Like the compassion training group, the memory control group also attended a 1-day course (6 h) held by a teacher with >10 years of experience in teaching the method of loci, a technique to memorize items in an ordered sequence (Bower 1970). After initial practice with a self-chosen sequence of 10 locations, participants learned a fixed sequence of 34 locations (a route through Zurich). Lists of items were remembered by creating vivid mental images that associated each item with a location. Item lists were recalled by mentally revisiting each location on the route and by bringing to mind the previously created mental images. Thus, both training groups engaged in active mental imagery: The memory group trained a purely cognitive ability and the compassion group trained an emotion related to attachment and affiliation. The post-training debriefing questionnaire revealed that participants of the memory training group also enjoyed the mnemonic training and were also able to apply the taught memory technique (see Supplementary Table S1). As with the compassion group, the memory group also participated in evening classes or trained at home. Since the return rate of the self-reported training hours of the memory control group was not reliable (only 22 of 30 persons provided this information), these data were not analyzed.
Behavioral Data Analysis
Self-reports of empathy, positive affect, and negative affect in response to the SoVT, and performance in the memory task were analyzed using repeated-measures multivariate analyses of variance (MANOVAs; with Pillai's trace statistics), followed-up by analyses of variance (ANOVAs) and t-tests. All statistical tests were 2-tailed and used an alpha level of 0.05. Correlation coefficients were computed using Pearson's r. Correlations were compared using the Dunn and Clark's z test. At post-training measurement, in 4 participants the rating of 1 of 2 runs were lost due to a program error reducing subjective ratings from the initial 24 videos to 12 videos for these 4 participants. Since the recall data from the memory task were missing from 1 subject in the compassion group and from 1 subject in the memory group, the total sample size for the memory task was N = 56.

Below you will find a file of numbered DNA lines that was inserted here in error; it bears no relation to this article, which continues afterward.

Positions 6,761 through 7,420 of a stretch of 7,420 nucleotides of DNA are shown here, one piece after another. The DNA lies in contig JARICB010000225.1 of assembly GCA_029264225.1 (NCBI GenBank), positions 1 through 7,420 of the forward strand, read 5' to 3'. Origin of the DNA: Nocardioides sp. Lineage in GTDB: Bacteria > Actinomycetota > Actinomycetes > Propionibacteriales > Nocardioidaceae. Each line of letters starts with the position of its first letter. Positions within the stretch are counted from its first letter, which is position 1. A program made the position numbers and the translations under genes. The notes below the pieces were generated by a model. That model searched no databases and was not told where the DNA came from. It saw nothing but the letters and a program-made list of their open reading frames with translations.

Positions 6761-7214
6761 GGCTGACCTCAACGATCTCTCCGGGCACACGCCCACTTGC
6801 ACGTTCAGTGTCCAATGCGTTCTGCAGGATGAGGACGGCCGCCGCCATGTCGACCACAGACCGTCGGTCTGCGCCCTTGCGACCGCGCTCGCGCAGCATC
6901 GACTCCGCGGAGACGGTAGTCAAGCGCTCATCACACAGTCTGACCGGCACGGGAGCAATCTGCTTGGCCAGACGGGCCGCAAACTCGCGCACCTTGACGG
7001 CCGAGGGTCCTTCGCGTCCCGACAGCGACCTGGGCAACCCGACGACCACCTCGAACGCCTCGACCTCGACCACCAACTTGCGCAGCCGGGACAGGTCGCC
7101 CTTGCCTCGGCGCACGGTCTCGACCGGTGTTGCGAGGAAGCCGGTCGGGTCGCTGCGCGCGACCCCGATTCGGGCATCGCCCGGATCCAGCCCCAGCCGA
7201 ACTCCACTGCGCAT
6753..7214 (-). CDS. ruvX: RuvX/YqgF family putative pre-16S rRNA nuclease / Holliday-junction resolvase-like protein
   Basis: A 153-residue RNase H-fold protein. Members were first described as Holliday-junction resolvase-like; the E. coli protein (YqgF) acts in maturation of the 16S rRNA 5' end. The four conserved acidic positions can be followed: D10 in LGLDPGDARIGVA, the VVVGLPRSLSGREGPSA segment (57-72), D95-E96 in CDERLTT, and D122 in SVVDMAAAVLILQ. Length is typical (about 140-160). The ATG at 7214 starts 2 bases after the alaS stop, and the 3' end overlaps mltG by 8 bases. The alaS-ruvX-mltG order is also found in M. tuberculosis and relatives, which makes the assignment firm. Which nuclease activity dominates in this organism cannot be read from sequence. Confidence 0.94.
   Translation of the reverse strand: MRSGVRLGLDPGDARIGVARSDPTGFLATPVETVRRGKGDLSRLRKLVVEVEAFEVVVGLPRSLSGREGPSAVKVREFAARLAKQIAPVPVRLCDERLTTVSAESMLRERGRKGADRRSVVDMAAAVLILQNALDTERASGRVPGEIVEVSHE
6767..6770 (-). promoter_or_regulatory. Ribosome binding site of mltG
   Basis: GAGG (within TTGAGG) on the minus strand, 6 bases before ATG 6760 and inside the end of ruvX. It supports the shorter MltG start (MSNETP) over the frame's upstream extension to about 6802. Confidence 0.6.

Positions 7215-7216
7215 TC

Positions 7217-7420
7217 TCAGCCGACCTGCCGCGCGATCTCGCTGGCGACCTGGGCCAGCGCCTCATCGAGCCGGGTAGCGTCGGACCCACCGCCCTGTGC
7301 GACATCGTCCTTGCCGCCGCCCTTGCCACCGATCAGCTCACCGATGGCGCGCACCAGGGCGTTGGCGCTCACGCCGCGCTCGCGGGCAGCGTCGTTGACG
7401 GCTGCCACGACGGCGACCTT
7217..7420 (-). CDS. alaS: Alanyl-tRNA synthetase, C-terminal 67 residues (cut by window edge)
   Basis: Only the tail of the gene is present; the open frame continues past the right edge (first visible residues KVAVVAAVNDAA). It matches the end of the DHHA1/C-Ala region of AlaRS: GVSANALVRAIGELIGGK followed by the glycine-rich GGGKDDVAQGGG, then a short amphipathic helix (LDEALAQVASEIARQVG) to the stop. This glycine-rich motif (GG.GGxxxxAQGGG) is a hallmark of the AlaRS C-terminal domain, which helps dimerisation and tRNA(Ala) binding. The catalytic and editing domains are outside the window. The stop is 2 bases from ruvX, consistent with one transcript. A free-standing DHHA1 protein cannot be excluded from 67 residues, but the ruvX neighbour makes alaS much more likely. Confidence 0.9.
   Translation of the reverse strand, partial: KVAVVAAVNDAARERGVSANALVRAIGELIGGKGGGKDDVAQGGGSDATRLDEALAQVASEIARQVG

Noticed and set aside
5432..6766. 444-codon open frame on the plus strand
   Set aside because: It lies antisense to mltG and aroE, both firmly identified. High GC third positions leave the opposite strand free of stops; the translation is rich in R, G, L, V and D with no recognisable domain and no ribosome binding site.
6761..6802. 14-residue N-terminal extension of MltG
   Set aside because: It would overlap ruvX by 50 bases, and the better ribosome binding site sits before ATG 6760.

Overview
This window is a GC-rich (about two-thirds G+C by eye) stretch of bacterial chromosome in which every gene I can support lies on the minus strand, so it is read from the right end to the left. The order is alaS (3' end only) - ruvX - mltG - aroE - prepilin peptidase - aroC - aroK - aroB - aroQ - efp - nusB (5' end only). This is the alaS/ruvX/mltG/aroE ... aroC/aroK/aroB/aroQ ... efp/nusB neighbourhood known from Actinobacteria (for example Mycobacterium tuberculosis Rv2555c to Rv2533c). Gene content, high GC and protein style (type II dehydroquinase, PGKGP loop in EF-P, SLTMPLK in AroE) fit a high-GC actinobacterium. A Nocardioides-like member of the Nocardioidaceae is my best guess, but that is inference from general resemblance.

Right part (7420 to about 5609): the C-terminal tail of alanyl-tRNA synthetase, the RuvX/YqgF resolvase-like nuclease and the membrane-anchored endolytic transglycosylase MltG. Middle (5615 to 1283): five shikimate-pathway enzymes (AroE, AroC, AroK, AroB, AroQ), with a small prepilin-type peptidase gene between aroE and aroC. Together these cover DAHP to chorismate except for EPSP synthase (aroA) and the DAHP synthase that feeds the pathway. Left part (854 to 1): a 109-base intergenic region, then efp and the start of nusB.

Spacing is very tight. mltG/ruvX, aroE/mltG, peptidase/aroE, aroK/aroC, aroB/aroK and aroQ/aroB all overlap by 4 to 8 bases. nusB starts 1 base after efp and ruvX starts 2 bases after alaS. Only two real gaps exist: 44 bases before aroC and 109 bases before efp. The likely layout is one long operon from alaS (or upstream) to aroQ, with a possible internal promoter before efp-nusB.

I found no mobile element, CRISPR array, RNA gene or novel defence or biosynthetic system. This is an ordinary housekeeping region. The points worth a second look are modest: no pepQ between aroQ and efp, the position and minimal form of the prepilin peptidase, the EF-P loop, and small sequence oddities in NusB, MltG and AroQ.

fMRI Data Acquisition and Analyses
General linear models and parametric modulations of ratings were estimated on the first level for each participant after standard preprocessing (realignment, normalization, and smoothing). The resulting contrasts were then entered into second-level random effects ANOVAs and t-tests (for details, see “Main Experiment, fMRI Data Acquisition and Analyses” in Supplementary Material). Neuroimaging results are reported at P < 0.05, corrected for family-wise errors (FWE) using Gaussian random fields theory and a cluster extent threshold of k = 5 voxels. When restricting the search volume to a priori defined ROIs, results are reported with a FWE-corrected significance threshold of P < 0.05 using small volume correction (SVC). For completeness, we also report brain regions activated at P < 0.001, uncorrected in the tables. Since these activations were not in the a priori defined ROIs and did not survive whole-brain correction, we do not draw conclusions about them in the present paper.
Validation of the Socio-Affective Video Task